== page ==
Jasper Place Branch Library
PROJECT ASPIRATIONS The new Jasper Place Branch Library design reflects the Edmonton Public Library’s aspirations to create an open and memorable presence in the community. The design attempts to satisfy the following: • A sustainable building that fulfills present and future library needs and uses. • A welcoming space that acts as an inclusive designation for all demographics of the community. • A flexible space that will be able to accommodate future reorganizations of the collection and reading areas. • A distinctive building that announces its unique role in the neighborhood as a place for public use. SITE DESCRIPTION The Jasper Place Library’s role in the neighborhood landscape has changed over time. Originally the library prominently faced a large shopping mall parking lot. Over the years, a fire-hall was added to the north side of the site, and the mall has since undergone expansion, partial demolition, and partial replacement with medium-density condominiums. The current library itself has been renovated and expanded several times to the current size of 10,700 sq ft, and caters to a diverse demographic of approximately 38,500 people. In recent years, the number of users has grown, increasing demands on the facility. Reassessment determined that the library required expansion to 15,000 sq ft, as well as a redesign to suit the library’s latest objectives. A building audit was conducted to compare expanding the existing facility, which has continuing structural problems, with constructing a new facility to replace the existing one. Evaluation concluded that a new facility would best serve the needs of the library and community. PROJECT DESCRIPTION The project consists of a new 15,000 sq ft library at the intersection of 90th Avenue and Meadowlark Road. Fronting onto 90th Ave, the library primarily consists of a large public space over two levels. The ground is occupied by most of the staff functions, as well as a double-height reading room consisting of book stacks and reading areas. This public area extends above the staff area to a mezzanine level overlooking the central space. Stairs (some of which are designed to double as reading spaces or an amphitheatre) are located at the ends of the mezzanine to form a continuous loop for patrons to circulate. An elevator is also provided as an option. A publicly-accessible outdoor terrace is featured on mezzanine level at the south side of the building. An undulating concrete roof structure with metal cladding covers the building footprint, and descends on the east and west. Glazing is predominantly used on the north and south facades, overlooking landscaping to the north and the entrance plaza to the south. Washrooms and the Community Room (used for library programs as well as by the community at large) are located adjacent to the entrance, so they may be used independently after library hours. Mechanical and electrical rooms are located on a basement level below the staff areas. On-site parking for library and fire-hall staff, as well as some public parking, has been provided along 156 Street on the east side of the site. The majority of public parking is located on the street along 90th Avenue. DESIGN EXCELLENCE The design was in part inspired by the original 1961 Modernist design of the Jasper Place Library, and that period when the community was growing. The project will express civic pride, and celebrate structural honesty with distinctive roofscapes and strong profiles set against the prairie sky and surrounding trees. The proposed design attempts to utilize the library and community facilities to give the larger Meadowlark Community a distinctive landmark distinguishing it from other communities in the city. While the form of the building distinguishes it from the surroundings, it does so by working with the particular qualities and opportunities of the site. From the road, the design recognizes the site’s exposure to vehicles traffic and the potential West LRT along Meadowlark Road. For the pedestrian and patron, it offers the community a friendly welcome by using transparency to open its south and west faces to the passerby. The design addresses the challenges and opportunities of building in Edmonton’s climate. The large southern exposure of glazing will invite considerable sunlight and thermal comfort during the winter, while being shaded from the summer sun by a combination of an overhang, sunshades, glass coatings, and trees. Additional natural light will be provided by the glazing on the north facade, while the more opaque east/west facades will limit the heat gain that comes from the horizontal morning/evening sun. The roofscape is designed to shed water and melting snow through a series of peaks and troughs. The concrete structure will be insulated and clad with a metal roofing system. Although the materials were chosen in part for their durability and ability to express a sense of civic permanence, they will be used in a sinuous form that also evokes an inviting and playful softness. The concrete structure will be exposed to the interior space, which continues over the entry plaza. Sustainability on all fronts is a central focus. The design seeks to create a memorable space of lasting social value. The functional longevity will be strengthened by an open, flexible floor plan that can accommodate future reorganization and adaptation. Environmentally, the facility will use the LEED® standard (aiming for a minimum of LEED® Silver certification) to ensure sustainable strategies. The project will incorporate a public art component through the Edmonton Public Art program. While a specific artist/work has yet to be determined, the expectation is that the artwork will be thoughtfully and meaningfully integrated into the architecture and site.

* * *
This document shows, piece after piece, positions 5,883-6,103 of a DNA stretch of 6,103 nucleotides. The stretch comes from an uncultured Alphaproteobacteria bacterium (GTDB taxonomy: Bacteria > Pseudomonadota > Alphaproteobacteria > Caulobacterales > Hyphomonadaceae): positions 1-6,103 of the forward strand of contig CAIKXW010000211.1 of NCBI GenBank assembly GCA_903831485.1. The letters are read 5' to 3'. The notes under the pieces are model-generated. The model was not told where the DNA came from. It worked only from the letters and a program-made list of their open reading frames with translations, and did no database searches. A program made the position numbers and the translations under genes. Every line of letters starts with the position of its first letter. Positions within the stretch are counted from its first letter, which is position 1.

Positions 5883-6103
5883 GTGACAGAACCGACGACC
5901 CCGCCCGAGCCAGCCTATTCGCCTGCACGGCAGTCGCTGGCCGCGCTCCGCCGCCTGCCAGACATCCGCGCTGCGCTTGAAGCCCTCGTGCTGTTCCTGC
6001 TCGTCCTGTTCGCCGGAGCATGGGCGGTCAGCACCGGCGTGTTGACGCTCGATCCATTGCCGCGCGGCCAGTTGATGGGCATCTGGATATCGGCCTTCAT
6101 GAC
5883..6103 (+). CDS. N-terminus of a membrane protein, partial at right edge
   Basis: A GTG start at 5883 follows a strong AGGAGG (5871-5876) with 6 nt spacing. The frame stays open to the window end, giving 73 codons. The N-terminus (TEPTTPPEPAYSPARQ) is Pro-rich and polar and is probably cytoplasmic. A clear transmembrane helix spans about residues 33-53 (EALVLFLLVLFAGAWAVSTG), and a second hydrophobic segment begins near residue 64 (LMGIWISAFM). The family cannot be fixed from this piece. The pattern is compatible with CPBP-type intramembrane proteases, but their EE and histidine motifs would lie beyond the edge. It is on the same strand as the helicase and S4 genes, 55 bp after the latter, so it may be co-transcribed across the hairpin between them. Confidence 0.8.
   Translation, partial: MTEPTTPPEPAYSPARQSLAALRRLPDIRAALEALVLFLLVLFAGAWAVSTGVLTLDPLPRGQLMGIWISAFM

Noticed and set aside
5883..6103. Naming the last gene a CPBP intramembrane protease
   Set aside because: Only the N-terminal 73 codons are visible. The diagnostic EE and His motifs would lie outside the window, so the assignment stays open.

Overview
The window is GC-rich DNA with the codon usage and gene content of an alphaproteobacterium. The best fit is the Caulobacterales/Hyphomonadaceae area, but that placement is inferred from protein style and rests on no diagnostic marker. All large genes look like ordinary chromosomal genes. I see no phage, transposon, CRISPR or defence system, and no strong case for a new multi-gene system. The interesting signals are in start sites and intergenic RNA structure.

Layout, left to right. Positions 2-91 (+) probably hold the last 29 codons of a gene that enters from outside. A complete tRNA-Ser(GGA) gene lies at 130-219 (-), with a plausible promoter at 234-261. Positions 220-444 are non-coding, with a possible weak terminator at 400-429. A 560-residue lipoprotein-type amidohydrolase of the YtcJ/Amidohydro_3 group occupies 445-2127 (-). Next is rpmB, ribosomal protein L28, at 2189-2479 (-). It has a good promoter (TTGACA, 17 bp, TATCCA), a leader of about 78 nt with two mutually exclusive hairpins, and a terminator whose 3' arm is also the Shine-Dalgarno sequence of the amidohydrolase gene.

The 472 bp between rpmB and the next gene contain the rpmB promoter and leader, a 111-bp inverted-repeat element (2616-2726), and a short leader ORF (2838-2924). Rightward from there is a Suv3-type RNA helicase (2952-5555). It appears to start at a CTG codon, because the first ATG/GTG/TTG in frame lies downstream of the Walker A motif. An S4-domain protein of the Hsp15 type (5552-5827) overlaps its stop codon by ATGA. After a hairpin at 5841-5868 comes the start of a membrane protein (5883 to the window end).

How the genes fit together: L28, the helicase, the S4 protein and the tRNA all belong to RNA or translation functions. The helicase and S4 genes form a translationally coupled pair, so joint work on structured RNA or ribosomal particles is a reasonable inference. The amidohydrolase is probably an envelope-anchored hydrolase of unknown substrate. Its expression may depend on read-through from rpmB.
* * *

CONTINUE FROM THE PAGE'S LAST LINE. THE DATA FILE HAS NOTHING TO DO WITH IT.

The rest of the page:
Media

10 photos

Building Activity

  • MartyG
    MartyG commented
    Man this is exciting. It will be a great addition to the neighborhood.
    about 4 years ago via Mobile
  • OpenBuildings
    OpenBuildings added a digital reference
    about 5 years ago via OpenBuildings.com
  • added a digital reference
    about 5 years ago via OpenBuildings.com